Monday, May 24, 2010

Still Sliding: Stocks Clobbered Once Again

Stocks continued to trade in very choppy manner, apparently awaiting the next shoe to drop for the global economy. The shock could come from Greece, Spain, Goldman Sachs, the Gulf of Mexico or any sector of any market, or from some completely unrelated area of commerce, politics or society.

Lindsay Lohan could give up drinking for a week and it might be enough for stocks to chalk down significant losses, that's how fragile world equity markets have become.

A canary in the proverbial coal mine might have been Spain's CajaSur bank, which was seized by Spain's central bank. The small savings bank signaled that the debt crisis in Europe may be expanding into the private sector and well beyond the borders of the "PIIGS" nations - Portugal, Italy, Ireland, Greece and Spain.

After an initial slow start, stocks gained momentum, with the Dow Jones Industrials briefly going positive around the noon hour and again at 1:00 pm. After that, however, it was mostly selling, as no market participants appear to have any conviction whatsoever. Even a solid report from the National Assn. of Realtors on April existing home sales - up 7.6% from a month ago and 22.8% from April 2009 - was tempered by an 11.5% increase in existing homes available for sale, to 4.04 million, roughly an 8 1/2-month supply.

Stocks gathered downside momentum in the final fifteen minutes of trade, with all major indices trading within earshot of their lows for the day. The Dow stumbled to its lowest close since February 10 (10,038.38), along with the S&P. Showing strength and trading in positive territory most of the session, even the NASDAQ finished well into the red.

Either a significant upside catalyst must emerge over the next two weeks - which could be in the form or improved jobs numbers next Friday (though that's a risky bet) - or stocks will either churn sideways to lower or fall completely over the cliff. The markets are in a mid-quarter correction of a cyclical bull inside a secular bear market. In other words, upside is severely limited near term and probably out the window, longer term. The 13-month-long rally of 2009-10 is already over, and a significant retracing is underway. Since stocks have barely breached the 10% level, downside risk is exaggerated at this juncture.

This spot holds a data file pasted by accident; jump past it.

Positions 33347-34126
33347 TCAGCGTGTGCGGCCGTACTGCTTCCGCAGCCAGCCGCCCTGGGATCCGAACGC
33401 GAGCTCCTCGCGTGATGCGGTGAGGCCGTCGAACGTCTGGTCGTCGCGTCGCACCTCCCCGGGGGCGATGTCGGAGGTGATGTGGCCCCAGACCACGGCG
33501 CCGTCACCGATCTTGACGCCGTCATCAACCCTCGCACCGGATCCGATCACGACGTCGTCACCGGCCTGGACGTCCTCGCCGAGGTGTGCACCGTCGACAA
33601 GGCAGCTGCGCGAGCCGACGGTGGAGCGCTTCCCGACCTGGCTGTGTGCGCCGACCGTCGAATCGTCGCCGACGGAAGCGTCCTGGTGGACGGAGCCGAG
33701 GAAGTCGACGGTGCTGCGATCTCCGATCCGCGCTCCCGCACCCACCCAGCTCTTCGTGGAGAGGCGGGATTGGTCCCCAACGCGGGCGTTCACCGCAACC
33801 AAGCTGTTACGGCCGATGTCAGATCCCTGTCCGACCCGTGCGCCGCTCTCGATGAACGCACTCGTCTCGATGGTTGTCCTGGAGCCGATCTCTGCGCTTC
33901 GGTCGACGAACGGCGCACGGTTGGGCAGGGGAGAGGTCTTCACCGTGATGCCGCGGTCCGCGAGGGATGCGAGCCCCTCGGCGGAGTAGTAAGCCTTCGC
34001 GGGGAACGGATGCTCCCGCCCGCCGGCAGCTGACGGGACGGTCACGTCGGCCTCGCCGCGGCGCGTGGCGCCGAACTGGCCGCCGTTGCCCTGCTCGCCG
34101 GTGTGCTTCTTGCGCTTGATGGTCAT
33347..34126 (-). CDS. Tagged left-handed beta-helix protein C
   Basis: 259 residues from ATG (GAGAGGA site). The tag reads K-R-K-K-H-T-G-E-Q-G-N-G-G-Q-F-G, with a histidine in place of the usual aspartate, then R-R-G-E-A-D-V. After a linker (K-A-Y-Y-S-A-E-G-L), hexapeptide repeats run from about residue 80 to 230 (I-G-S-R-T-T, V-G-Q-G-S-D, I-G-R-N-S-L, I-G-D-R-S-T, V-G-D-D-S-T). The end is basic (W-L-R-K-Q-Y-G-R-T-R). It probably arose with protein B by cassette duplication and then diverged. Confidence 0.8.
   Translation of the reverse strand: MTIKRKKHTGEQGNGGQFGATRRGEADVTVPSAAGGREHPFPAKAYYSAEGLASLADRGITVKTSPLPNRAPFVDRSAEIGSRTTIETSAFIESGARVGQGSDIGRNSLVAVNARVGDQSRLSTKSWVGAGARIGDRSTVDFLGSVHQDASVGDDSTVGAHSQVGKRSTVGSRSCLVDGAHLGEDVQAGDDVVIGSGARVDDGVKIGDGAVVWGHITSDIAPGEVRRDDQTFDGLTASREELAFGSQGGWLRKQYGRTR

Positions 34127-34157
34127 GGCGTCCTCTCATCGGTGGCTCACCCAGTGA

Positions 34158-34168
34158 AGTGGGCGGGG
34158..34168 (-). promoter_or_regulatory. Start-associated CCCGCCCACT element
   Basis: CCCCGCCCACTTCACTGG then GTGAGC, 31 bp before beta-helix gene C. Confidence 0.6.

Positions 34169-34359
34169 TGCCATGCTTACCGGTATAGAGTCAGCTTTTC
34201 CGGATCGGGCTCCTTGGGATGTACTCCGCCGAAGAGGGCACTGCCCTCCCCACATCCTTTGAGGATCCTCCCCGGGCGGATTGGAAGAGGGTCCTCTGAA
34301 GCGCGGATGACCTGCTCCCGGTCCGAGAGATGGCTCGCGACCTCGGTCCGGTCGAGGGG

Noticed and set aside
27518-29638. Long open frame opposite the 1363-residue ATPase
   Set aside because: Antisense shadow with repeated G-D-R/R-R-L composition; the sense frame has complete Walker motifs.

Looking at current global conditions, all the earmarks of severe deflation are present. Capital formation has been at a standstill for months, the real estate market in the US and Europe are still depressed, corporations have no pricing power, thus fueling long-lasting high unemployment. Debt overhang on state and national budgets is still severe. The losses by the banks from 2007-2008 are still sitting in the Fed's balance sheet and Europe is quickly becoming a basket case. A dissolution of the EU - even the expulsion of a few member countries - or debasement of the Euro could cause massive disruptions in global commerce and a worsening of global deflation.

To the surprise of nobody, financial stocks led the market lower. Technology was the best-performing sector, though only because others were so badly harmed. Unnerving was the fact that the Dow broke a string of ten consecutive Mondays with positive finishes, a signal that the individual investor has been nearly completely spooked out of the market and mutual fund managers may be moving more into cash.

Dow 10,066.57, -126.82 (1.24%)
NASDAQ 2,213.55, -15.49 (0.69%)
S&P 500 1,073.65, -14.04 (1.29%)
NYSE Composite 6,666.74, -108.71 (1.60%)

Losing issues beat winners, 4077-2405. New lows maintained their advantage over new highs, 112-69. Volume was subdued.

NYSE Volume 5,918,380,000
NASDAQ Volume 2,075,873,625

The winners were the metals, with gold ahead by a whopping $18.10, to $1,193.80. Silver followed with a gain of 35 cents, to $17.98. July crude finished at $70.21, up a mere 17 cents. Oil is poised to fall to even lower levels, despite the usual buying into summer months. The price was overbought during the winter, an a correction back to more reasonable levels around $60/barrel would not be out of the question.

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